This past January I went to Lake Pend Oreille in Idaho with friends and family on a ski trip. It was a beautiful weekend and I quickly painted these two images while we were hanging out at the cabin.
Here is another pass on my animation file. I’ve reworked some of his acting and adjusted some of his poses so that he looks more exhausted after rolling these monster snowballs around. Everything is still evenly timed out so I will speed up some of the parts to add more “texture” to the scene. What I mean by texture is adding more contrast between fast and slow motion within the shot. What keeps things interesting and entertaining are the changes. If everything continues at the same pace it might appear too monotonous. Like a song with no “change ups” in it can tend to get boring. “Texture” can also be applied to composition, posing, lighting. It’s referred to as variety in this case. You can click on the image to watch the animation play. Thank you to Jean Denis for some great feedback with his workshop and really good animation tips on his blog.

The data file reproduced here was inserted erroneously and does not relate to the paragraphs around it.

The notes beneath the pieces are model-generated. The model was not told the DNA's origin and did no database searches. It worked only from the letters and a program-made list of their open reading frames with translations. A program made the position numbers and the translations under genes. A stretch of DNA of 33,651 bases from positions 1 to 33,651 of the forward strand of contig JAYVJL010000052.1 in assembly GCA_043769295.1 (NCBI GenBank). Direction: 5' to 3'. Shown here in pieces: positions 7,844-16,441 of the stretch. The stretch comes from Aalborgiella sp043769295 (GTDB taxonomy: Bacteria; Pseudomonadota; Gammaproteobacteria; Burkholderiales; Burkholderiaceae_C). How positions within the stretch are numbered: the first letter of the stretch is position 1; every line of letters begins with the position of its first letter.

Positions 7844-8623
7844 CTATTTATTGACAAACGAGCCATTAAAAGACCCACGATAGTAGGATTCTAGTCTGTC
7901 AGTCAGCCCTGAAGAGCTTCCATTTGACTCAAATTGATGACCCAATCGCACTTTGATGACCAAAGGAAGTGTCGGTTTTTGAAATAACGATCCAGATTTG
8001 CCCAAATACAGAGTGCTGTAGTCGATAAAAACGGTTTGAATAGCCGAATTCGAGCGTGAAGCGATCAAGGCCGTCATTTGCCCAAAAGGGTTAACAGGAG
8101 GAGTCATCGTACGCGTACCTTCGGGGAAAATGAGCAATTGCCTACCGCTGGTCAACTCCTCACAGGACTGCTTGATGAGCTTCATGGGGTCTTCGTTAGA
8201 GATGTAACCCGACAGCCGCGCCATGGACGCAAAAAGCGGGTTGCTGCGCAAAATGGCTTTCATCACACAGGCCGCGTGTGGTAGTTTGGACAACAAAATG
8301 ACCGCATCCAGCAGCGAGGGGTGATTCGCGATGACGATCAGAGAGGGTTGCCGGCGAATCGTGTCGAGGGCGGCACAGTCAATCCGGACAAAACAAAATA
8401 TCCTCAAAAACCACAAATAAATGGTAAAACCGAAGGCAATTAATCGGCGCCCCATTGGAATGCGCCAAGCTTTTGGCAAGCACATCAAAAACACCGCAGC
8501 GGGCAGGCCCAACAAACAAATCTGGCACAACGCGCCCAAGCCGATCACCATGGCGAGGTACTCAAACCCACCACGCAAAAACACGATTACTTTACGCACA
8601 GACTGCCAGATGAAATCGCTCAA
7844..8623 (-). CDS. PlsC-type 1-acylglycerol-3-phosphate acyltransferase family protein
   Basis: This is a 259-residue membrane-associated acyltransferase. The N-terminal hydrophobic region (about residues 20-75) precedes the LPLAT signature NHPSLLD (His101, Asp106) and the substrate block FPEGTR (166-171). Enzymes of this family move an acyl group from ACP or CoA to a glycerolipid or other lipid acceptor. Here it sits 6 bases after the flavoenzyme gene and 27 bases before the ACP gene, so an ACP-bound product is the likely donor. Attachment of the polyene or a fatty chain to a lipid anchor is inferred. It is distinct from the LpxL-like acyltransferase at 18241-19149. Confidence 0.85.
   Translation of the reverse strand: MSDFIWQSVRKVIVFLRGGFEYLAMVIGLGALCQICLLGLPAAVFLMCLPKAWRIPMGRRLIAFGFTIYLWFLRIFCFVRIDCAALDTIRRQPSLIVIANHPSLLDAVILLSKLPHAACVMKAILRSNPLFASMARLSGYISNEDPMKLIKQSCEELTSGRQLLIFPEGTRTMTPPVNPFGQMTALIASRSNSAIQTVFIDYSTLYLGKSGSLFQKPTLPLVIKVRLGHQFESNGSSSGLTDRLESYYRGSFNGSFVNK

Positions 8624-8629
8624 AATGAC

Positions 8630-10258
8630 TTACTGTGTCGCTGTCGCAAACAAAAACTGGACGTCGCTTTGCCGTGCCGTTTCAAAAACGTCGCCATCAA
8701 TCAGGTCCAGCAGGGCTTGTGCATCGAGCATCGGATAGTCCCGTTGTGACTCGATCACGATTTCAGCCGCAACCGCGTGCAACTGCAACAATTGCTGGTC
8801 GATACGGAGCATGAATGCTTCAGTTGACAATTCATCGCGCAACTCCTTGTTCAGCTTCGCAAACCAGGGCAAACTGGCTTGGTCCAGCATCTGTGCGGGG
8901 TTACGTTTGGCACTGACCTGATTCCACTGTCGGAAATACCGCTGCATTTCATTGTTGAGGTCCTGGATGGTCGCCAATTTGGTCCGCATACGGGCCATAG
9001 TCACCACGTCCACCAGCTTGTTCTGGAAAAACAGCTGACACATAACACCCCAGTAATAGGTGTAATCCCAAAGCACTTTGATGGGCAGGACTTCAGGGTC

Here is my second blocking pass for this animation. It was suggested that I think more about who this character is . The whys? In my mind he’s an ambitious character who’s really excited about the years first snowfall. He wants to build a massive snowman since conditions are so good for it. But he’s taken on a bit more than he can chew and really wishes he’s and a bit more stamina for the task. Make of it what you will, it’s helped me out in shaping his behavior and his actions. I asked myself why is he building this? why is he so excited? why is he getting tired? …and on and on. I’m working in a linear mode where the poses move straight forward from one to another. There are no ease ins or outs yet. I’ve roughed in some of the facial expressions, but as you can see, there are no blinks in there yet. I’m excited to hear what Jean Denis has to offer for feedback. It should be up on here shortly.